This week I'm doing a couple of posts on 'real women' - see Monday's post for my discussion of the phrase itself!
I was watching TV last week and the Irish author Cecelia Ahern was being interviewed. I haven't read any of her books yet and had no prior opinion of her.
Cecelia had just had her hair cut quite short, and it looked good. The interviewer asked her about it and she said 'Well, I'm not a natural blonde - which maybe a shock-horror moment for some of you! - and I dyed my hair so much that it got really damaged and I had to cut it off.'
I had two thoughts.
One was, I'm very glad I don't dye my hair. I have absurdly sticky-out ears and having to go for a pixie-cut would equal fashion suicide for me, not to mention cold ears (I have a theory that no blood reaches them because they are so far from my head).
My second thought was, well done to her for saying it!
I have a bit of a bugbear about celebrities who present unrealistic standards for women. Some years ago, a perfume ad featured a shot of Victoria Beckham from behind. Several sources alleged that the image was digitally enhanced to make Victoria's butt look curvier than it is, and looking at the photograph compared to candid shots taken of her, it certainly seems likely.
I don't know if it's true or not - I hope it isn't - but if it is, then it's the kind of thing that makes me really angry.
Some people are born beautiful, and that's great for them. But for most women, famous or otherwise, life is a constant struggle with what we perceive as our own inherent mediocrity. We dye our hair, we wear makeup, we buy clothes to hide our 'faults', we wear loose-fitting trousers because of our 'thunder thighs' . . . some of us get cosmetic injections of surgery.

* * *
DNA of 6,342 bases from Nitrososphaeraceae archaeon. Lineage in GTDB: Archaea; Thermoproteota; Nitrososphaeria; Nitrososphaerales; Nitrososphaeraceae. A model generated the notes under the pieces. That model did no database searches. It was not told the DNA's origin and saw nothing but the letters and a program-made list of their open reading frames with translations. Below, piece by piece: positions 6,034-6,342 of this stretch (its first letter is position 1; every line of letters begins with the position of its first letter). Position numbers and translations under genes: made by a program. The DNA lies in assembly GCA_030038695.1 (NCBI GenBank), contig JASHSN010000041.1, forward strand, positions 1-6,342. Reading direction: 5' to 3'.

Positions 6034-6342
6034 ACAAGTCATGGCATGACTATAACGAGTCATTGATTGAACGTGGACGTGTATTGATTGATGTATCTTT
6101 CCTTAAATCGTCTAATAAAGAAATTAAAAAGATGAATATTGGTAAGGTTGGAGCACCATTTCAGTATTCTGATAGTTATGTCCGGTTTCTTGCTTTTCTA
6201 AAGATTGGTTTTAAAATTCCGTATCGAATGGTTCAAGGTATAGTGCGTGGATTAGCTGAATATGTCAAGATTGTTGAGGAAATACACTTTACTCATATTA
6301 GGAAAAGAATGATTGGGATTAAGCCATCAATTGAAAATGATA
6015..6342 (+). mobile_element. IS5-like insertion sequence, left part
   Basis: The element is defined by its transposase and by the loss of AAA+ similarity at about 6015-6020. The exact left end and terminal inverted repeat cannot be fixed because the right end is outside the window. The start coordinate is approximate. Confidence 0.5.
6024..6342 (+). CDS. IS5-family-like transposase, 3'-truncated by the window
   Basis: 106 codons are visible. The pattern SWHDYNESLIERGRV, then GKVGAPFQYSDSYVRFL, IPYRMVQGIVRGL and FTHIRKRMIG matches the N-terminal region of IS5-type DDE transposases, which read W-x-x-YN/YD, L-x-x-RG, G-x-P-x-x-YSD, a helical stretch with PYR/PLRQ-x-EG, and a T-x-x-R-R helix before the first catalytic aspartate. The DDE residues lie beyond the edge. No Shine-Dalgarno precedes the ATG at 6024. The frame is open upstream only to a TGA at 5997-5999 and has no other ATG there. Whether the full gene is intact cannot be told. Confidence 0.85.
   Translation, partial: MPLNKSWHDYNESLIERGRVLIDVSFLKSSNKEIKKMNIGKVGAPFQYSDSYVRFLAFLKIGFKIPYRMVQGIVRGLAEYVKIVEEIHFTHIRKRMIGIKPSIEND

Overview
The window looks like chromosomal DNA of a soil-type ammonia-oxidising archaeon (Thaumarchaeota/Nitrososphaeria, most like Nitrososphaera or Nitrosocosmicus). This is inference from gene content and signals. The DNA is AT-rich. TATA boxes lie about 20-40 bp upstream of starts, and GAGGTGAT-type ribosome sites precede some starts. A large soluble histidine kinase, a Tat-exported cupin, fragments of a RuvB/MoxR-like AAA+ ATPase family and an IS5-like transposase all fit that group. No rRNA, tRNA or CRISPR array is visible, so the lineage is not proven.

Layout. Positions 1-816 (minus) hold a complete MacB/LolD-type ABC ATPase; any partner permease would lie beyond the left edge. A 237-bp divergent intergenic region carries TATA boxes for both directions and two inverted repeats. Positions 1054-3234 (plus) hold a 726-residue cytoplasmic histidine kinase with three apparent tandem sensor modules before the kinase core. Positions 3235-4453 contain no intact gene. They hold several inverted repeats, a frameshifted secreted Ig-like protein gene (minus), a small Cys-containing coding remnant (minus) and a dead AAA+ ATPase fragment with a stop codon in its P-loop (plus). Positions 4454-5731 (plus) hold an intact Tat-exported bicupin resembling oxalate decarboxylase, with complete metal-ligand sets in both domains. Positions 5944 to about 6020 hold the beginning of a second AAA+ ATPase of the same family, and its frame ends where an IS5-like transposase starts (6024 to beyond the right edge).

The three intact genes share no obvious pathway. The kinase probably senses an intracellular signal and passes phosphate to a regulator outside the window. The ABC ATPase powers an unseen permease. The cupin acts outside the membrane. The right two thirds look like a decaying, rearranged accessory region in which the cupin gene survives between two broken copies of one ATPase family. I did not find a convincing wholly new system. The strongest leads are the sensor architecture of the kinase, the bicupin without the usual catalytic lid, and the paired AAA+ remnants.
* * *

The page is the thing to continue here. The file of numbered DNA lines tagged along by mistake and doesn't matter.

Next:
And virtually no one is perfect.
Which is why the Victoria Beckham Arsegate thing annoys me so much, if it is indeed true. VB is extremely skinny. Like all physical characteristics, skinniness can be very beautiful or very ugly, so I'm not making any comment on that fact. But I feel that celebrities have a responsibility to present the downsides of how they look too - or rather, the reality of how they look. It is incredibly unlikely that someone could maintain a figure as slim as VB's and still have a round, curvaceous butt. It's possible, but I have never seen it in real life. I carry all my weight on my butt and even mine gets smaller when I lose weight.
When I hear of things like that, I picture a teenage girl who hates her body, looking at TV ads and thinking 'my waist looks like hers, but why is my stupid butt so flat??' or 'My butt looks like hers, but why do I have this stupid belly to go with it?' Because, sweetheart, life does that and the media is lying to you. It's hard to gain or lose fat in a focused way, especially for those of us who don't have personal trainers and our own chefs.
Which is why I applaud Cecelia Ahern. She has lovely hair. It's a very nice colour. But she just told the whole country (or at least the ones who watch TV at 8.10 am) that if you want hair that colour and you decide to dye your hair to get it, you may face the consequence that it gets damaged. She was honest about what lay behind the - very attractive - image that she projects.
Every time someone is honest about their looks, we move a step closer to accepting women as they are. We don't have to be perfect - we need to be OK with being as we are!